Flames consume a home on Highway 89 as the Dixie Fire tears through the Greenville community of Plumas County, Calif., on Wednesday, Aug. 4, 2021. The fire leveled multiple historic buildings and dozens of homes in central Greenville. (AP Photo/Noah Berger)

The Dixie Fire exploded in size, growing thousands of acres on Wednesday, fueled by hot, dry, windy conditions. The fire destroyed much of the downtown area of the Greenville community in Northern California’s Plumas County on Wednesday, engulfing multiple historic buildings in flames and leveling dozens of homes.

Powerful photos show homes and vehicles in Greenville completely consumed by the blaze. According to the Associated Press, the fire destroyed a gas station, a hotel and a bar, among many other structures. The town dates back to the California Gold Rush era, and still has some buildings aged more than a century old.

As the fire edged closer to the town, the Plumas County Sheriff’s Office posted a warning to Facebook to warn the town’s approximately 800 residents: “You are in imminent danger and you MUST leave now!”

This was the second time the town was told to evacuate due to the fire. The first evacuation order was lifted when firefighters were able to keep the fire far enough away from the town, but on Wednesday, they couldn’t save the community.

(MORE: California Town Destroyed by Dixie Fire)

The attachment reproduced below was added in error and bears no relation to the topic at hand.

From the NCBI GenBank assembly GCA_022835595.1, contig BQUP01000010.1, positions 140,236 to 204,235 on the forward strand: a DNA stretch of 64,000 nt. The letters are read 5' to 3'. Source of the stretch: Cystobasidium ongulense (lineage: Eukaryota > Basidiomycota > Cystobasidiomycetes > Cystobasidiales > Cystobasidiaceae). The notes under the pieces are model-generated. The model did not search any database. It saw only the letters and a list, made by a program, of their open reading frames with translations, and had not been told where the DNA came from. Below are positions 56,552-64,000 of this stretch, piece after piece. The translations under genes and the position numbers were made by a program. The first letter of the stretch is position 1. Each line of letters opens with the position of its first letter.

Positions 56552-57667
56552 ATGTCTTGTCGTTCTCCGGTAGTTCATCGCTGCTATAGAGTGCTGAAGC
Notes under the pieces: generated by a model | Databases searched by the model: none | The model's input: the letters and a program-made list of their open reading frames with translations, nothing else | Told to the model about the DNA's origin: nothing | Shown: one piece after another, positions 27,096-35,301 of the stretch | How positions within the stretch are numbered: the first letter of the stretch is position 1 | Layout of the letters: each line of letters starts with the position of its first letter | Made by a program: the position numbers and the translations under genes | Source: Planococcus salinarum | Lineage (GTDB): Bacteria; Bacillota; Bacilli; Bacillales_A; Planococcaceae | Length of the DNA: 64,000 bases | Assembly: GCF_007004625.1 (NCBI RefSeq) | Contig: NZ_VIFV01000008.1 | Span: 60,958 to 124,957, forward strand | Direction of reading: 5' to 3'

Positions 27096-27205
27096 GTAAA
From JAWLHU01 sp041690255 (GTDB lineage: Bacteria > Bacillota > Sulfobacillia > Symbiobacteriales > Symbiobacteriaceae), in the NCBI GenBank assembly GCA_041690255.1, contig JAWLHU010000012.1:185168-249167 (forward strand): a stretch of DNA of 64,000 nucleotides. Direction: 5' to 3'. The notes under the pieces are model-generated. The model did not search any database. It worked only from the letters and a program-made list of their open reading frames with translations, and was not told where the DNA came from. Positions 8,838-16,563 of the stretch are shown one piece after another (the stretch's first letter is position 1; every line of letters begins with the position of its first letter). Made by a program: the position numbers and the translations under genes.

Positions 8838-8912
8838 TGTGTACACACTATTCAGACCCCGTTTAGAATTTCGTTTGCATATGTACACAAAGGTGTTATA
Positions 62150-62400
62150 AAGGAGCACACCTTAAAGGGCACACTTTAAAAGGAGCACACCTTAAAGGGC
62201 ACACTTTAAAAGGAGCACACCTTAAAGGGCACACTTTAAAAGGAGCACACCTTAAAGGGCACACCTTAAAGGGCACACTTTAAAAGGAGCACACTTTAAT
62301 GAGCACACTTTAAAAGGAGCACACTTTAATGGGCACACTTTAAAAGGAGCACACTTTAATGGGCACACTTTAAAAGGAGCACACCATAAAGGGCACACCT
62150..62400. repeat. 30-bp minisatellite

“We did everything we could,” fire spokesman Mitch Matlow said, according to the AP. “Sometimes it’s just not enough.”

In total, nearly 26,500 people in several counties are under evacuation orders due to the fire.

The Dixie Fire has been burning for three weeks, and is currently California’s largest wildfire. The fire is the states eighth largest fire in recorded history in terms of land burned — more than 503 square miles according to InciWeb’s Thursday update.

The fire is 35% contained as of Thursday. There are about 4,927 fire personnel responding to the incident. Red flag warnings, due to gusty winds and low humidity, remain in effect for the fire until Thursday evening.

There are currently 98 large wildfires burning more than 2,980 square miles in the West, according to the National Interagency Fire Center. The fires are fueled by an ongoing drought in the region. More than 87% of the West is under severe drought conditionsor in a worse category of drought, the U.S. Drought Monitor reports.

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